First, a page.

Every moment of everyday they are there. Some may try to ignore them while others indulge their every whim. Emotions are a continual presence in our lives. They can be fleeting or omnipresent, but they are always there in some way. Anger, love, fear, disgust, and more flow in and out of us. Should they rule over us as they do for so many? Or can we simply use them, as though we would use a hammer to strike a nail?
The other day, as I enjoyed a walk with my child, I spoke about emotions. As with many youth (and adults for that matter), emotions can be a struggle. Our minds are still inexperienced and hormones can exert control at the flick of the switch. Like me, my child is scientifically minded, preferring facts and knowledge. Also like me, my child loves stories, legends, and the implications we can garner from them. It came to me in that moment, as I had been trying to figure out a way to impart the lessons of stoicism, to not be ruled by emotion: Emotions are information, and we can choose how to handle that information.
Each emotion we experience is a response to stimuli. The reaction can be good, such as love, or destructive — as with anger. It’s a signal to us through the systems of our body that give us a set of parameters to then act upon. That act could be as simple as with laughter, or it could be a formed desire to lash out at someone or something.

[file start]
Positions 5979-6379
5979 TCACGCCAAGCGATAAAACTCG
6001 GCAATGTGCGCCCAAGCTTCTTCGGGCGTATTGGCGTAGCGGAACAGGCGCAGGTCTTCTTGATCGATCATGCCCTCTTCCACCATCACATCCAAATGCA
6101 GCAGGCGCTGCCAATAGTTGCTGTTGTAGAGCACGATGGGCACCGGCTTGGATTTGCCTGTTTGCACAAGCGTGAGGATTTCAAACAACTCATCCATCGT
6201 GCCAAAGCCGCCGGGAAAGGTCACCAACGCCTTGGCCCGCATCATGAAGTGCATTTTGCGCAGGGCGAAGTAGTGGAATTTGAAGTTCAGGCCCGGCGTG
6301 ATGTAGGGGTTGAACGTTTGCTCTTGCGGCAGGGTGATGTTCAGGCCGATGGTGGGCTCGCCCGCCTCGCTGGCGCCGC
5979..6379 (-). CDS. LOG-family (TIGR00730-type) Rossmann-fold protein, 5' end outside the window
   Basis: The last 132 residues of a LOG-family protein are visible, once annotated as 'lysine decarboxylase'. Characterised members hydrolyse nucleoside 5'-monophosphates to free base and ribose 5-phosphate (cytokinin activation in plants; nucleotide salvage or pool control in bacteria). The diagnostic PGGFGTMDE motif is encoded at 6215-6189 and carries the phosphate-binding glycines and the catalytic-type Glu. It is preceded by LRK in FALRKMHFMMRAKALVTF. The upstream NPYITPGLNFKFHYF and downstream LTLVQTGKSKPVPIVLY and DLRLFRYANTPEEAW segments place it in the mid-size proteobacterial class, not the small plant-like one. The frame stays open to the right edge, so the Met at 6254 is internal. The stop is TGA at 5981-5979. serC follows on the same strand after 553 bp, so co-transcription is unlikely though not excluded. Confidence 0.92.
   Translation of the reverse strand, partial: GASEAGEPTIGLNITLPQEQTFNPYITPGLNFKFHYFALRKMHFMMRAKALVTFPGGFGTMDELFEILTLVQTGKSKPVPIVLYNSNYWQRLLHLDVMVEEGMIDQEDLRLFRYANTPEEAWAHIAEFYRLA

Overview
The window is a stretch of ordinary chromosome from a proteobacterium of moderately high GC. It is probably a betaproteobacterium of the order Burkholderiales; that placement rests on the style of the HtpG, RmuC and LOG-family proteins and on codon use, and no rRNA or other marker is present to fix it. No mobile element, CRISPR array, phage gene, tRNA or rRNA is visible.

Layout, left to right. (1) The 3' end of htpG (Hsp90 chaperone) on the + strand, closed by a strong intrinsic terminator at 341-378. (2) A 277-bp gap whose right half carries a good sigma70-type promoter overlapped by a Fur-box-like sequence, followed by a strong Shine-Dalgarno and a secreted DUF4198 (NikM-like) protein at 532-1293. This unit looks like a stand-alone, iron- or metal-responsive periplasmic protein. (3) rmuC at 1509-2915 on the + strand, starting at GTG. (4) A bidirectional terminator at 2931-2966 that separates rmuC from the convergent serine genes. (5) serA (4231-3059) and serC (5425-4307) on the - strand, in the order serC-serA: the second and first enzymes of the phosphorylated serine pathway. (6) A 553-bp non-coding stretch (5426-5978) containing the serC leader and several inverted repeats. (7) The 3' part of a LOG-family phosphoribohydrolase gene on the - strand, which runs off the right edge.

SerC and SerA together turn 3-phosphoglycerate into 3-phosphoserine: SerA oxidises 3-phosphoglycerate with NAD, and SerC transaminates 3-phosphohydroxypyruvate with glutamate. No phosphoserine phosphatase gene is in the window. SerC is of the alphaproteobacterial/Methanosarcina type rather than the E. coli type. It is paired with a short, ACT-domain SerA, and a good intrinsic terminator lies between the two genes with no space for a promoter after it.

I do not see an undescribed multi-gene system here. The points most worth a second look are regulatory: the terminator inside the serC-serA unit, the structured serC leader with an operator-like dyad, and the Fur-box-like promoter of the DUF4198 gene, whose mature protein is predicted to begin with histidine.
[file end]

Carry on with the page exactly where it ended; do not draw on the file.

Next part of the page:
Even as I continue to age, I explain, I even fall into the trap of believing that my emotions are more important than they are. It’s just information, and with that information, armed with experience (such as past mistakes), I can then respond.
It’s not wrong to have emotions, and it isn’t wrong to always respond to them. Some would say to feel them, then let them go before responding. I would rather take a different approach. Use them. Feel what it is to feel and understand it. Understand the information that the emotion is giving. Question it. Seek out knowledge from it. Don’t let it go, hold it, loosely, not trying to control it, but rather to keep it close enough to understand it. Where did it come from? Why is it there? How is it impacting your thoughts? Then, you can choose to let it go, or you can choose how else to respond.
My child seemed to understand that lesson, as did I. I gained a greater understanding of the lessons I’ve been trying to impart to myself. Emotions will never be something we can rid from our lives. Nor are they something that we can ever truly control. But like pages of an encyclopedia, emotions can provide us the information to help us understand our selves with more depth. We only have to be open enough to listen to them and strong enough to not allow them to sweep us away; even though, we can learn from those events too.
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